Forum 18 Logo FORUM 18 NEWS SERVICE, Oslo, Norway The right to believe, to worship and witness
The right to change one's belief or religion
The right to join together and express one's belief
View as web page
Search the Forum 18 Archive

TURKMENISTAN: More religious prisoners of conscience jailed

Turkmenistan has increased the number of religious prisoners of conscience it has jailed, Forum 18 News Service has learnt, by imprisoning two further Jehovah's Witnesses, Atamurat Suvkhanov and Begench Shakhmuradov, for refusing on religious grounds to serve in the armed forces. There are now five known religious prisoners of conscience in Turkmenistan, four of them Jehovah's Witnesses and one Muslim, the former chief mufti. In addition, some imams are believed to be in internal exile. Religious prisoners of conscience in Turkmenistan have been harshly treated, being regularly beaten, threatened with homosexual rape, and in one case apparently treated with psychotropic (mind-altering) drugs. Suvkhanov, who is now 18, is currently being held in the women's labour camp in the eastern town of Seydi, and the whereabouts of Shakhmuradov, who is 26, are unknown. Commenting on the fact that Shakhmuradov is older than most military conscripts, Jehovah's Witness sources told Forum 18 that "we still don't know why someone that age was called up."

Two further Jehovah's Witnesses have been imprisoned for refusing compulsory military service on religious grounds while others continue to be threatened and fined for their religious activity, Jehovah's Witness sources have told Forum 18 News Service. Atamurat Suvkhanov was sentenced to 18 months' imprisonment in the north-eastern town of Dashoguz [Dashhowuz] on 17 December 2004, while Begench Shakhmuradov was sentenced in the Azatlyk district of the capital Ashgabad [Ashgabat] to one year's imprisonment on about 10 February. "Shakhmuradov is 26 years old – we still don't know why someone that age was called up," Jehovah's Witness sources told Forum 18. The new sentences bring to five the number of known religious prisoners of conscience in Turkmenistan, four of them Jehovah's Witnesses and one Muslim. In addition, some imams are believed to be in internal exile.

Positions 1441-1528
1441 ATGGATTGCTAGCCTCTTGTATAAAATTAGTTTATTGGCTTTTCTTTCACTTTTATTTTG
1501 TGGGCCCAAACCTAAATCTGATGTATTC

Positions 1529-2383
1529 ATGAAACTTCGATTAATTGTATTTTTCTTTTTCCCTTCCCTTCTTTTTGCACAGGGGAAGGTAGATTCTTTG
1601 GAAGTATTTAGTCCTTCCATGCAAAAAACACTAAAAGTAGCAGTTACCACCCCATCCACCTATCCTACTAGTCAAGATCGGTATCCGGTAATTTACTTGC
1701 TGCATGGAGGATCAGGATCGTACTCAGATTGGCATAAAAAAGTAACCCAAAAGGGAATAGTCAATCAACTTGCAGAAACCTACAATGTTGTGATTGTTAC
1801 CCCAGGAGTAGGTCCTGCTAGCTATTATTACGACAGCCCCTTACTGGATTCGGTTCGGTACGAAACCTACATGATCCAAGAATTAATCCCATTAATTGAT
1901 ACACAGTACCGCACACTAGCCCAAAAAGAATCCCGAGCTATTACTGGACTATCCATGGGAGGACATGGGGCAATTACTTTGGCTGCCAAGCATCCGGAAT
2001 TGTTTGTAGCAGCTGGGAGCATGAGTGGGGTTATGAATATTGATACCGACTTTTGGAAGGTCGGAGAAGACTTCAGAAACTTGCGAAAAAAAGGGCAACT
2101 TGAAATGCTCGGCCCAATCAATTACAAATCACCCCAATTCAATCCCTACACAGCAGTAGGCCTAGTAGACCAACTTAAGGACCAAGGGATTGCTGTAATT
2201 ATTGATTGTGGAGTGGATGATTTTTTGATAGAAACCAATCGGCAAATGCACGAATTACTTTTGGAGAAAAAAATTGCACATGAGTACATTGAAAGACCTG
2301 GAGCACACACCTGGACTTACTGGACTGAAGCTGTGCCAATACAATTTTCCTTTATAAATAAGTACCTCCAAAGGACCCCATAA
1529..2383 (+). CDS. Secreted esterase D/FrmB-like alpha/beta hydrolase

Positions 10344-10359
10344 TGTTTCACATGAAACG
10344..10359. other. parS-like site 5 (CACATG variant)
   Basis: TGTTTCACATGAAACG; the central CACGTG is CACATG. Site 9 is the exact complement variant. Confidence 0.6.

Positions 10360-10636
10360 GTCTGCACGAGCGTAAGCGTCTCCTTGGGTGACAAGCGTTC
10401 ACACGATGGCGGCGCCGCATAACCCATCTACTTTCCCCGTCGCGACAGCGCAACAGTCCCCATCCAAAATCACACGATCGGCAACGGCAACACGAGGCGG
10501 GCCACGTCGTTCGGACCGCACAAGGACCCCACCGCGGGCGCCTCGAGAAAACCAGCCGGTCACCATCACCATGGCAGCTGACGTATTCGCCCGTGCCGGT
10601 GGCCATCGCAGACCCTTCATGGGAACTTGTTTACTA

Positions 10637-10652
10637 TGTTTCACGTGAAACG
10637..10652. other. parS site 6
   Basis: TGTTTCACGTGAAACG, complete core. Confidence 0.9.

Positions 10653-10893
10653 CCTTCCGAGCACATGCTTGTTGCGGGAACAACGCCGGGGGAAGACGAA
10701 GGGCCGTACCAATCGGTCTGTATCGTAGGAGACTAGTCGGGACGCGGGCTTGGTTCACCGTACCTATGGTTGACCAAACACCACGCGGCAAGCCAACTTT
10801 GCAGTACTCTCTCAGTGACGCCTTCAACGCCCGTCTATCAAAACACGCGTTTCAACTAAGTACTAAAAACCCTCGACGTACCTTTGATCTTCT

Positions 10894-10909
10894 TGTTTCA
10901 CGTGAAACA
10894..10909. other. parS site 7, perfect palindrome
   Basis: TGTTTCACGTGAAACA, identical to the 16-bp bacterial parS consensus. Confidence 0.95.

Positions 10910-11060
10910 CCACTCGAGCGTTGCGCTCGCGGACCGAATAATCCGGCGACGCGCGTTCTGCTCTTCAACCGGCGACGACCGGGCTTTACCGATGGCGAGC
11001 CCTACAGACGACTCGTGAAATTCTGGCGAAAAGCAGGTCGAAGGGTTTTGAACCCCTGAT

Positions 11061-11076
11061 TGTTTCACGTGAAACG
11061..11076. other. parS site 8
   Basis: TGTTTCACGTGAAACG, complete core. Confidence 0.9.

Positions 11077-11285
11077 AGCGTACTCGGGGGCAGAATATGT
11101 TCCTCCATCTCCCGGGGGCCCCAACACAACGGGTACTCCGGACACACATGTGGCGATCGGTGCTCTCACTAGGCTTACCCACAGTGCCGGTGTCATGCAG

Both Suvkhanov and Shakhmuradov were sentenced under Article 219 of the Criminal Code, which punishes refusal to serve in the armed forces. Turkmenistan offers no non-combat alternative to those who cannot serve in the military on grounds of conscience.

Suvkhanov, who was baptised as a Jehovah's Witness in December 2002 and is now 18, is currently being held in the women's labour camp in the eastern town of Seydi, although Jehovah's Witness sources told Forum 18 they believe this might be a temporary measure. The whereabouts of Shakhmuradov, who was baptised in August 2003, are unknown.

The two other Jehovah's Witness prisoners, Mansur Masharipov and Vepa Tuvakov who were both from Dashoguz, were sentenced on 28 May and 3 June 2004 on the same grounds and are being held in the Seydi men's labour camp (see F18News 25 October 2004 All these sentences were issued after the televised announcement by President Saparmurat Niyazov earlier in 2004 that all imprisoned conscientious objectors should be released.

Six Jehovah's Witness prisoners were freed last June in the wake of the president's announcement which followed international pressure on the Turkmen government. Many of them had been harshly treated, being regularly beaten and in one case apparently treated with psychotropic (mind-altering) drugs (see F18News 25 October 2004 One earlier Jehovah's Witness prisoner had been the victim of homosexual rape and others were threatened with the same fate (see F18News 24 November 2003 However, Jehovah's Witness sources have told Forum 18 that conditions for their fellow-believers still being held have improved since last summer. "We have had no recent reports of beatings or threats against them."

Also still imprisoned is the 57-year-old former chief mufti, Nasrullah ibn Ibadullah, who was arrested after falling out with President Niyazov and is now serving a 22-year sentence on charges the Turkmen government refuses to make public. He has not been freed despite recent prisoner amnesties (see F18News 25 October 2004